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Can altruism be understood in terms of socially-discounted extrinsic reinforcement?

Published online by Cambridge University Press:  19 March 2003

Randolph C. Grace
Affiliation:
Department of Psychology, University of Canterbury, Christchurch, New Zealandr.grace@psyc.canterbury.ac.nza.mclean@psyc.canterbury.ac.nzo.bragason@psyc.canterbury.ac.nz http://www.canterbury.ac.nz
Anthony McLean
Affiliation:
Department of Psychology, University of Canterbury, Christchurch, New Zealandr.grace@psyc.canterbury.ac.nza.mclean@psyc.canterbury.ac.nzo.bragason@psyc.canterbury.ac.nz http://www.canterbury.ac.nz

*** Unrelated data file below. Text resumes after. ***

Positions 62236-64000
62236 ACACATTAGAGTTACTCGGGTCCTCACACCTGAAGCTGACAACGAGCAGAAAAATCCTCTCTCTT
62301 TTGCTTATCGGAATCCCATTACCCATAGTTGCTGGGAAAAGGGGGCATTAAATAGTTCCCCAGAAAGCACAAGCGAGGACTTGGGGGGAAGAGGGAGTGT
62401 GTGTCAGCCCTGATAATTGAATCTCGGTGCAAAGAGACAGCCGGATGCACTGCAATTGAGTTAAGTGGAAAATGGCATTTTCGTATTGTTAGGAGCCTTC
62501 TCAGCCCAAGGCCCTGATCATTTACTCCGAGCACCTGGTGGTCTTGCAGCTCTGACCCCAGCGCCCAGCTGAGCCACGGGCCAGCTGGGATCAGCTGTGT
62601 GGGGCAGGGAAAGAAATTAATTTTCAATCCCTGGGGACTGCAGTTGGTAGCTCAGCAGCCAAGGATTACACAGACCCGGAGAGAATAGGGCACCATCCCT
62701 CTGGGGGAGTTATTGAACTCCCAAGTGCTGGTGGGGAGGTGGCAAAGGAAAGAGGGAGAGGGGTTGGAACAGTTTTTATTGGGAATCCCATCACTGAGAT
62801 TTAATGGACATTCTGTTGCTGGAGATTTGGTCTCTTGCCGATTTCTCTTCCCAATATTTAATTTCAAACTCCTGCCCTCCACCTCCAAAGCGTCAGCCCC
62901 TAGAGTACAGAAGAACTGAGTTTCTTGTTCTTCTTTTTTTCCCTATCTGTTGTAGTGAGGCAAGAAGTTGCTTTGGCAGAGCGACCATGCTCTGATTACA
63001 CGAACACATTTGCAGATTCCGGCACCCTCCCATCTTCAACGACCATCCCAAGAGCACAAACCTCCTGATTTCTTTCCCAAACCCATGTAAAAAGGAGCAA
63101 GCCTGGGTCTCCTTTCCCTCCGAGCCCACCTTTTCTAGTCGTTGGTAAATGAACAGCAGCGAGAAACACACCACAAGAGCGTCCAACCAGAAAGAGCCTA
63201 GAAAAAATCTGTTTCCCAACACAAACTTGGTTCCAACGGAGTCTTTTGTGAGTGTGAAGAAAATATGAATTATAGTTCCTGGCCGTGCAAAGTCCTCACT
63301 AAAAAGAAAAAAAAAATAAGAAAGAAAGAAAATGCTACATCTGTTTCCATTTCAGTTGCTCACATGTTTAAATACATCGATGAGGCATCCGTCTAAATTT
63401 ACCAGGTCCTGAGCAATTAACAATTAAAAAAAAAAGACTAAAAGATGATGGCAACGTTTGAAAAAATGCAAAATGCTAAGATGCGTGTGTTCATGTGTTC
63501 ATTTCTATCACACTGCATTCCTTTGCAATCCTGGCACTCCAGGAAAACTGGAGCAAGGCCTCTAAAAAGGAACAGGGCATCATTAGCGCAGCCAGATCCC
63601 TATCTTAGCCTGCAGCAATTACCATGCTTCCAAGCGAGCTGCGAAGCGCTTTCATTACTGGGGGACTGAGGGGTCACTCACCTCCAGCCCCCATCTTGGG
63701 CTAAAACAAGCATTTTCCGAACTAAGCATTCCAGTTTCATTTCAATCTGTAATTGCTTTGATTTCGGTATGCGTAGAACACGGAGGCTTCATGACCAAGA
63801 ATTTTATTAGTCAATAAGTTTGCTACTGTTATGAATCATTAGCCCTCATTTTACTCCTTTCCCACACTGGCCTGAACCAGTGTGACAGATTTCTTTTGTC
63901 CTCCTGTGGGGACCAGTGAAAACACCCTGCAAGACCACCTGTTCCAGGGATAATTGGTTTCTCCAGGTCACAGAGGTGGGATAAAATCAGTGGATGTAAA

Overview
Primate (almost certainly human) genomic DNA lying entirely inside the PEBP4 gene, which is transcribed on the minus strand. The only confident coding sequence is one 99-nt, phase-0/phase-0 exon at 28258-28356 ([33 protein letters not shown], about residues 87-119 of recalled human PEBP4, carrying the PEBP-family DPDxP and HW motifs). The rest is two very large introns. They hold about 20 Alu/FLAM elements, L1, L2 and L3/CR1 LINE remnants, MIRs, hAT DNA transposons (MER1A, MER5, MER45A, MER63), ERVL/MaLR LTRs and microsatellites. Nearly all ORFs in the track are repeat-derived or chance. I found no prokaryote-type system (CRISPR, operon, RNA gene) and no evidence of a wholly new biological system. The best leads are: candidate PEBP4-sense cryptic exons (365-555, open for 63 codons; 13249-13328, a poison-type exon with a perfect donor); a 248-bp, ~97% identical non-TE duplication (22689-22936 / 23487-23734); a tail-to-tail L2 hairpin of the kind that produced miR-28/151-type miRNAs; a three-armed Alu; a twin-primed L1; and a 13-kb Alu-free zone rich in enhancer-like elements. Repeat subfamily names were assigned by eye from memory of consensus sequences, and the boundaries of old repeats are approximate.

Orn Bragason
Affiliation:
Department of Psychology, University of Canterbury, Christchurch, New Zealandr.grace@psyc.canterbury.ac.nza.mclean@psyc.canterbury.ac.nzo.bragason@psyc.canterbury.ac.nz http://www.canterbury.ac.nz

Abstract

Altruism can be understood in terms of traditional principles of reinforcement if an outcome that is beneficial to another person reinforces the behavior of the actor who produces it. This account depends on a generalization of reinforcement across persons and might be more amenable to experimental investigation than the one proposed by Rachlin.

Type
Brief Report
Copyright
© 2002 Cambridge University Press

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